Timothy D. Freeman of Marion County has been suspended from the practice of law for noncooperation with the commission’s investigation of a grievance filed against him, effective immediately. In a Supreme Court order July 19, 2011, the court directed that, pursuant to Admission and Discipline Rule 23(10)(f)(3), the suspension shall continue until: (1) the executive secretary of the disciplinary commission certifies to the court that Freeman has cooperated fully with the investigation; (2) the investigation or any disciplinary proceedings arising from the investigation are disposed of; or (3) until further order of the court, provided there are no other suspensions in effect.•
 

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  1. As one of the many consumers affected by this breach, I found my bank data had been lifted and used to buy over $200 of various merchandise in New York. I did a pretty good job of tracing the purchases to stores around a college campus just from the info on my bank statement. Hm. Mr. Hill, I would like my $200 back! It doesn't belong to the state, in my opinion. Give it back to the consumers affected. I had to freeze my credit and take out data protection, order a new debit card and wait until it arrived. I deserve something for my trouble!

  2. Don't we have bigger issues to concern ourselves with?

  3. Anyone who takes the time to study disciplinary and bar admission cases in Indiana ... much of which is, as a matter of course and by intent, off the record, would have a very difficult time drawing lines that did not take into account things which are not supposed to matter, such as affiliations, associations, associates and the like. Justice Hoosier style is a far departure than what issues in most other parts of North America. (More like Central America, in fact.) See, e.g., http://www.theindianalawyer.com/indiana-attorney-illegally-practicing-in-florida-suspended-for-18-months/PARAMS/article/42200 When while the Indiana court system end the cruel practice of killing prophets of due process and those advocating for blind justice?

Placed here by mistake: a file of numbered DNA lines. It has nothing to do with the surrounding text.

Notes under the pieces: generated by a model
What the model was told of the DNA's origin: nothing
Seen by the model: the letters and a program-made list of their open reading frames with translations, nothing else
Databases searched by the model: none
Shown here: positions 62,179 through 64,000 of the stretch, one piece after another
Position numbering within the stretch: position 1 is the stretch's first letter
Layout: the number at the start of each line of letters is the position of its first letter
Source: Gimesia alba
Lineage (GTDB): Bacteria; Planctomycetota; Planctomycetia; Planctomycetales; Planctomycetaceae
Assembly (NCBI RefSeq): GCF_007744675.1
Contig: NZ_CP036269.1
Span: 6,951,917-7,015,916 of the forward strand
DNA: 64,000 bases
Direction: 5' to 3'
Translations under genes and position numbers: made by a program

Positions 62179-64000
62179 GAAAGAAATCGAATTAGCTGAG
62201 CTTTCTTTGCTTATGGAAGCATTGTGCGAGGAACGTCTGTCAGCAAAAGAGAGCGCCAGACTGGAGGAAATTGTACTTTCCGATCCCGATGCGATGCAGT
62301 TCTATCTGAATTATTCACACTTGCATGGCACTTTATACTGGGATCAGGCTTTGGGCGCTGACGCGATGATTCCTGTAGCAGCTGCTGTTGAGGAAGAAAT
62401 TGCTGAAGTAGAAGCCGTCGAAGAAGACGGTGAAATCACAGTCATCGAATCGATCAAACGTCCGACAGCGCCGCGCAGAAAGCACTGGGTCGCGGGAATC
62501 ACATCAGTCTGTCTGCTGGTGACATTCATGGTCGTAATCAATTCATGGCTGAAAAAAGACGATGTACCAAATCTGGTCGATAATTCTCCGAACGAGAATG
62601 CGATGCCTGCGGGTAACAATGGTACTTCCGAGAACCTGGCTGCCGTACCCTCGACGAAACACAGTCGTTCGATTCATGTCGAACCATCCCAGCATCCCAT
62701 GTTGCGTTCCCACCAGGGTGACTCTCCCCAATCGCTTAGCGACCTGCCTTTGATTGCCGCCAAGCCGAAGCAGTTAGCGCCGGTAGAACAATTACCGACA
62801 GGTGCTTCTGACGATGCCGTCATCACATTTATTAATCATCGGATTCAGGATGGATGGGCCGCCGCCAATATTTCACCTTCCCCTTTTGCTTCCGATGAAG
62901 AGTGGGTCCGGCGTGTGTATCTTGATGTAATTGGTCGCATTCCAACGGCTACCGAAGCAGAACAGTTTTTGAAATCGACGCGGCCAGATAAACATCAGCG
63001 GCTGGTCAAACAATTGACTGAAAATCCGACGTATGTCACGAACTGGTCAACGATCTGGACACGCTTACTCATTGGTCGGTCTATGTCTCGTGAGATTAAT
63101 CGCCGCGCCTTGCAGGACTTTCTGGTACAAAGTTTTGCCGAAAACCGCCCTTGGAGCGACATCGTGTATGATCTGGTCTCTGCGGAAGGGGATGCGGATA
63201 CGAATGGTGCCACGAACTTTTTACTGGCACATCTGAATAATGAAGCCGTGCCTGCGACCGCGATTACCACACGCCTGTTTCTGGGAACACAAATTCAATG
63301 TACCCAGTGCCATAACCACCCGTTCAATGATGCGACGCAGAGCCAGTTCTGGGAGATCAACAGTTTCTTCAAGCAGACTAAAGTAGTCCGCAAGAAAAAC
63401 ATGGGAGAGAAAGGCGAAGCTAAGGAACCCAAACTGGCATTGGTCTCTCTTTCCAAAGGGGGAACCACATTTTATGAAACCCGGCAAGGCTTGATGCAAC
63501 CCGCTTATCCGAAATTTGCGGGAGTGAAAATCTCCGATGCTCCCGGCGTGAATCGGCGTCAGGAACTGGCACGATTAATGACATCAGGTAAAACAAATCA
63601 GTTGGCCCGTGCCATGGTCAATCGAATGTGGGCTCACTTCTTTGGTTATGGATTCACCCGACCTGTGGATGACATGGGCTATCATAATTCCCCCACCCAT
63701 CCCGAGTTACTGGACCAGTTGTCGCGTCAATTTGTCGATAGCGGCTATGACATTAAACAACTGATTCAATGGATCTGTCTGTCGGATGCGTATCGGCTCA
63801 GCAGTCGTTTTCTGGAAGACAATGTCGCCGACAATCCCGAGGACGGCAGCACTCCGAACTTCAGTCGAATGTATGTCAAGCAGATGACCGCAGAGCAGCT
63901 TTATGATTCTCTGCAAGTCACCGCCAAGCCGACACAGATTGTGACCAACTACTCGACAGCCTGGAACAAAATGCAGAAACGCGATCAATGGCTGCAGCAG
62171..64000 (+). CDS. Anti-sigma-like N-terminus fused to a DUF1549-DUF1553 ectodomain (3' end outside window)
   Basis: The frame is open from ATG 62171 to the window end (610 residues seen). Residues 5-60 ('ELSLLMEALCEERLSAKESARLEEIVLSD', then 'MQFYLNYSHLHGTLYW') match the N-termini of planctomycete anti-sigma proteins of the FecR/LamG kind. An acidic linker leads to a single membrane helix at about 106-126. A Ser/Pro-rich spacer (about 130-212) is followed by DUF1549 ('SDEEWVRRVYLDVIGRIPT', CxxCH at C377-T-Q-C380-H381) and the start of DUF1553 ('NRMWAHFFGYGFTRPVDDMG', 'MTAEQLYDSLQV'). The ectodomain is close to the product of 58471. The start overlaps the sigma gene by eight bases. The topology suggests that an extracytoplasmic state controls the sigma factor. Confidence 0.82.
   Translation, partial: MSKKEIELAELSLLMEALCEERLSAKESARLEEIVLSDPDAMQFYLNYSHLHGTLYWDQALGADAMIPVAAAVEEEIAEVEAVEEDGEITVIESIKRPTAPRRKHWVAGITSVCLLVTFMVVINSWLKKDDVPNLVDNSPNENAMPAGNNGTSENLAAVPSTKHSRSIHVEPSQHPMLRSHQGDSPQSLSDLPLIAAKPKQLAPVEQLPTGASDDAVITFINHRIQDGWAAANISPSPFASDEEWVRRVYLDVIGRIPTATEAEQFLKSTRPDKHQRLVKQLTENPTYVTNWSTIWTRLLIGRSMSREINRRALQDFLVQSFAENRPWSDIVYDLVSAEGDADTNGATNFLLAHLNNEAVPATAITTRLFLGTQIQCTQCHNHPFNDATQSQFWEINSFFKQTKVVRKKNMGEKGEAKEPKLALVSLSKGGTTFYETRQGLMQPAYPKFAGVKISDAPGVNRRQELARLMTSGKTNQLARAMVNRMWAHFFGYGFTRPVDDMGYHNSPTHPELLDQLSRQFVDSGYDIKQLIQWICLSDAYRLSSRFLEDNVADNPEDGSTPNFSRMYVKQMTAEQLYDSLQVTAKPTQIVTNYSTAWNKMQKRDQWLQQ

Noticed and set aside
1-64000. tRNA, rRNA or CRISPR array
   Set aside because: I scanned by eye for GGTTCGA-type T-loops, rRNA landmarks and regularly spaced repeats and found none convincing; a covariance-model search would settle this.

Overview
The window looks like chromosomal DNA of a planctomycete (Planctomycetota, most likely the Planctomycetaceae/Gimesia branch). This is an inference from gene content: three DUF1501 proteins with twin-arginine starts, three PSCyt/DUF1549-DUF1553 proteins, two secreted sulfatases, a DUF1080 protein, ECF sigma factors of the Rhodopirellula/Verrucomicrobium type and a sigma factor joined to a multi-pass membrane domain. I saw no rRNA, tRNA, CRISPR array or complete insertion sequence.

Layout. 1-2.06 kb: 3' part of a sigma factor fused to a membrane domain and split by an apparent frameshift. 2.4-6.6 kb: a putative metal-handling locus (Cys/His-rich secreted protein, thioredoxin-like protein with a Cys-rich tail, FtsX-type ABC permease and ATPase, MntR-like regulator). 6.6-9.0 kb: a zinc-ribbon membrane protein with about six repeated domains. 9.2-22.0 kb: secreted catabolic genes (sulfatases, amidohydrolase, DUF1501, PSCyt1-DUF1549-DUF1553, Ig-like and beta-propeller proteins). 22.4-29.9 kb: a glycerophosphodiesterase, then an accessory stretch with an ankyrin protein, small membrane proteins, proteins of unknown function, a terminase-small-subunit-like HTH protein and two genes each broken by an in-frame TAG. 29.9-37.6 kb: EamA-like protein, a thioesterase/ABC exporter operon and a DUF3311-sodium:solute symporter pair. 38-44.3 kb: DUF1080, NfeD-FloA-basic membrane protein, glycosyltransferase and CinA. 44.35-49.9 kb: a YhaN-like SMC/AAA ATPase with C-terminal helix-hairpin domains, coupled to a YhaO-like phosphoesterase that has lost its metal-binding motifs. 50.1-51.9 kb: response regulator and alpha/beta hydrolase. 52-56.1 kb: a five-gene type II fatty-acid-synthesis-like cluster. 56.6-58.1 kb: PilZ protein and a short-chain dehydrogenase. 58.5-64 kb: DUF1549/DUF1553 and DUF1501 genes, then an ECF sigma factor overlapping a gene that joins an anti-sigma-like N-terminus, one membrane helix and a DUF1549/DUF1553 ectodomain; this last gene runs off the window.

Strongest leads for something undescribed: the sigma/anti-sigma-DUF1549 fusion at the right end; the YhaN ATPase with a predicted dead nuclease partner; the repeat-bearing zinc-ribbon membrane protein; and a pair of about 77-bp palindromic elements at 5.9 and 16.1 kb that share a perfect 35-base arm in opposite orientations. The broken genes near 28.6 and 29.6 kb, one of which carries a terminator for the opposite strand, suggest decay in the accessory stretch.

4. Wouldn't this call for an investigation of Government corruption? Chief Justice Loretta Rush, wrote that the case warranted the high court’s review because the method the Indiana Court of Appeals used to reach its decision was “a significant departure from the law.” Specifically, David wrote that the appellate panel ruled after reweighing of the evidence, which is NOT permissible at the appellate level. **But yet, they look the other way while an innocent child was taken by a loving mother who did nothing wrong"

  5. Different rules for different folks....